January is National Blood Donor Month

January 9, 2013

Red Cross Encourages Public to Honor Blood Donors by Helping Save Lives 


Lansing, MI—January 4—Since 1970, blood collection organizations like the American Red Cross have designated January as National Blood Donor Month.  Each year, about 9.5 million volunteers donate around 16 million units of whole blood and red blood cells.  About 20 percent of these donors are giving blood for the first time.


“Blood donors are very special people whose only reward is typically the satisfaction of knowing they’ve helped save someone’s life,” said Todd Kulman, Communications Program Manager for the Great Lakes Blood Services Region of the American Red Cross.  “January is the perfect time of year to honor blood donors and their commitment to saving lives.”


Every day, about 44,000 units of blood are transfused in the United States. And while that need is constant, blood donations often slump during the winter months due to the cold and inclement weather. That makes it even more important for donors to give blood if they can.


“Most everyone at some point in their lives will meet someone who has received blood products,” said Kulman.  “Nearly 30 million blood products are transfused to 5 million patients a year.  Those patients need blood for treatment of cancer and other serious diseases, for organ transplants, and for emergency care related to accidents and trauma.”


So take a moment this month to say ‘thank you’ to one of the millions of people who volunteer to give the gift of life each year.  In fact, go one step further—consider rolling up your sleeve and donating blood.  You’ll not only save a life, but you’ll also enjoy the feeling of knowing you’ve done something good.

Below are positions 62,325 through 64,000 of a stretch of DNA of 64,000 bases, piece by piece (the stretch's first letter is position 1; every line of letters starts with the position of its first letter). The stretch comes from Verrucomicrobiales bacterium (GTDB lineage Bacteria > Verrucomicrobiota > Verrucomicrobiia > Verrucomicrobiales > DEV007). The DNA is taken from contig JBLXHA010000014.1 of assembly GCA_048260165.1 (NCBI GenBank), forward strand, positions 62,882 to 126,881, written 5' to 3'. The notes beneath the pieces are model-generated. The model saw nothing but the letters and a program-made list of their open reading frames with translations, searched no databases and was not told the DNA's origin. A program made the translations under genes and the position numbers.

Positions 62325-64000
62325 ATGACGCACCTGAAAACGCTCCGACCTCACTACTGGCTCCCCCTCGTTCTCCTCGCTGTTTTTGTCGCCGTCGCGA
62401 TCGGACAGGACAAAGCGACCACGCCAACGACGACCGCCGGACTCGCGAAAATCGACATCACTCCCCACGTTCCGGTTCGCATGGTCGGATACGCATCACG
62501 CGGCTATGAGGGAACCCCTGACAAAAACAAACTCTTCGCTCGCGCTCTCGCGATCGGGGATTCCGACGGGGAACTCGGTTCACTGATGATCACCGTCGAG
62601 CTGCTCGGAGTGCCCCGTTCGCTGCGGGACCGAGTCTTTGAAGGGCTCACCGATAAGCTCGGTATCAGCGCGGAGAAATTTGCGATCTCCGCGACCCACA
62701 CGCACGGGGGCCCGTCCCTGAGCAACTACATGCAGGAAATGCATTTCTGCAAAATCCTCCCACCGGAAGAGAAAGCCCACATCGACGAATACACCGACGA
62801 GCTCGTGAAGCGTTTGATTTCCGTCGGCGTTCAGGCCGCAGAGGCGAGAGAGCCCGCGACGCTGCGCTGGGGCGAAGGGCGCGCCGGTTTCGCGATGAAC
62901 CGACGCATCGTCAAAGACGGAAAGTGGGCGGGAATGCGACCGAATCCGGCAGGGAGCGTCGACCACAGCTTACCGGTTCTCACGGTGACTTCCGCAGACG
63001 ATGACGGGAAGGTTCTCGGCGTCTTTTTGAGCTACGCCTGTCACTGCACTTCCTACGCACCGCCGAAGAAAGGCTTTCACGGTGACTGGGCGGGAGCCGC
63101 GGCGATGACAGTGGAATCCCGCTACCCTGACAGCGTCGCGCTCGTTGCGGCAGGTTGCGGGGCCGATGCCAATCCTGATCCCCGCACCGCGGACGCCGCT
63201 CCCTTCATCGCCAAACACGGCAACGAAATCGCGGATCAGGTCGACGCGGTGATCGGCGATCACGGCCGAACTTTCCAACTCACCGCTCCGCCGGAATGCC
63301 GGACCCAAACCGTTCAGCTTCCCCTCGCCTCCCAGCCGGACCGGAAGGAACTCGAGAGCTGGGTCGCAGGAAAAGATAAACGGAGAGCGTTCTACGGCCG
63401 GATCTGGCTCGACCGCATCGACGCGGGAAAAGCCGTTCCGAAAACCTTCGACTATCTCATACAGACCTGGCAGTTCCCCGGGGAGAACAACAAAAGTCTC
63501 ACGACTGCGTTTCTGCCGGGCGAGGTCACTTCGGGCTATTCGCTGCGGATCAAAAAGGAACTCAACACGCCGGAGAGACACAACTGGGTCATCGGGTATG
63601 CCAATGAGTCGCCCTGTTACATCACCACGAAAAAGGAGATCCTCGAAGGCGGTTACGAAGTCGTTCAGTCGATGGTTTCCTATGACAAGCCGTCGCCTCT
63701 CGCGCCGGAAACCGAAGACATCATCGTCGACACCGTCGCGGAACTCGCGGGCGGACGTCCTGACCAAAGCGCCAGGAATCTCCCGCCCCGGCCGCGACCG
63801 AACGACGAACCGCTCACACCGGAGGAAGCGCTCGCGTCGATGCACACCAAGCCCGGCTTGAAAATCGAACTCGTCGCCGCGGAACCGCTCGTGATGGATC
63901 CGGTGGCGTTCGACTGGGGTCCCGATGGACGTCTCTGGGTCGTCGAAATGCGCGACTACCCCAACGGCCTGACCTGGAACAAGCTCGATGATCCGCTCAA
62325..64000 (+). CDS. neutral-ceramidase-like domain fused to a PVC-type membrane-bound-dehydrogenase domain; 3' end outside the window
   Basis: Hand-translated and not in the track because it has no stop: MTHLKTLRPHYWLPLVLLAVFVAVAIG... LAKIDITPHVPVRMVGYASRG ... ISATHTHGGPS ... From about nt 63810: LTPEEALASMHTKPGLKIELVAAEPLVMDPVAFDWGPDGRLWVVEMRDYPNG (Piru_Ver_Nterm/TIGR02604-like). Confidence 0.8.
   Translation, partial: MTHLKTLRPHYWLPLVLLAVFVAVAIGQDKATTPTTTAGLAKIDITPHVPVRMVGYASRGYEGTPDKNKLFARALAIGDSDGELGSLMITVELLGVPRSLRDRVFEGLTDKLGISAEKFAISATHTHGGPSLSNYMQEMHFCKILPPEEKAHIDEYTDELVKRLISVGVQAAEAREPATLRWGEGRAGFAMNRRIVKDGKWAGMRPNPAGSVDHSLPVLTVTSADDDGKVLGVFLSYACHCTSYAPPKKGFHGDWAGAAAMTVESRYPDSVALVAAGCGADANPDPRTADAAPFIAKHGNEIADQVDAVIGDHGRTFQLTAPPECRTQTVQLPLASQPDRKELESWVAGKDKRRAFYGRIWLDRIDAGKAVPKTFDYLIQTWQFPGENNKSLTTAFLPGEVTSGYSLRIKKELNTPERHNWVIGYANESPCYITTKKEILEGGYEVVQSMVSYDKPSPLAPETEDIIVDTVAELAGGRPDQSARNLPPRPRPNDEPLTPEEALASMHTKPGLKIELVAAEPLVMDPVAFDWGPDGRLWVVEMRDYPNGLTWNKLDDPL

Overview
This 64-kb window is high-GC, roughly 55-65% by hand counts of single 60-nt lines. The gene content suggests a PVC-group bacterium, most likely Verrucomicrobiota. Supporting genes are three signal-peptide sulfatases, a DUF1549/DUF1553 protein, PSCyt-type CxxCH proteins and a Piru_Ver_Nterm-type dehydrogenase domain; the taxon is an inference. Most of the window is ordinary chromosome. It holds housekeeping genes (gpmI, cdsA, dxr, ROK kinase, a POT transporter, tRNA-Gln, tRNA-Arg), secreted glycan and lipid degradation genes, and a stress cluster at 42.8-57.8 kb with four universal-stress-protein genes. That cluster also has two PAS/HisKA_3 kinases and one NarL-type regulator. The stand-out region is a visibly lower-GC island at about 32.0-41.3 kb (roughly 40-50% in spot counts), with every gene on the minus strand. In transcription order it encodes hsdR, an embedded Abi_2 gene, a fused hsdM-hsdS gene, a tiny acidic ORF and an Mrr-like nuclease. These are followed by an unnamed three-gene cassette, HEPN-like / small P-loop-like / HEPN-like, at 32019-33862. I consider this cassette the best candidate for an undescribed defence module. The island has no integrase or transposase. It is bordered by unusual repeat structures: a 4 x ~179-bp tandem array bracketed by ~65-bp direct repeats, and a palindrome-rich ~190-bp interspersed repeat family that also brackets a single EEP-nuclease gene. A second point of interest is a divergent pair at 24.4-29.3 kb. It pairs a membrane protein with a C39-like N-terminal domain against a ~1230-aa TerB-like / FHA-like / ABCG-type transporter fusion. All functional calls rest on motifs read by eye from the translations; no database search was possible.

How to Donate Blood

To schedule an appointment to donate please call 1-800-RED CROSS (1-800-733-2767) or visit  redcrossblood.org for more information. Individuals who are 17 years of age (16 with parental permission in some states), meet weight and height requirements (110 pounds or more, depending on their height) and are in generally good health may be eligible to donate blood. Please bring your Red Cross blood donor card or other form of positive ID when you come to donate.


About the American Red Cross

The Great Lakes Blood Services Region serves 65 counties, and needs to collect about 650 units of blood a day to meet patient need in hospitals. In addition to supplying about 40 percent of the nation’s blood, the American Red Cross teaches lifesaving skills, provides international humanitarian aid; and supports military members and their families. The Red Cross is a charitable organization—not a government agency—and depends on volunteers and the generosity of the American public to perform its mission.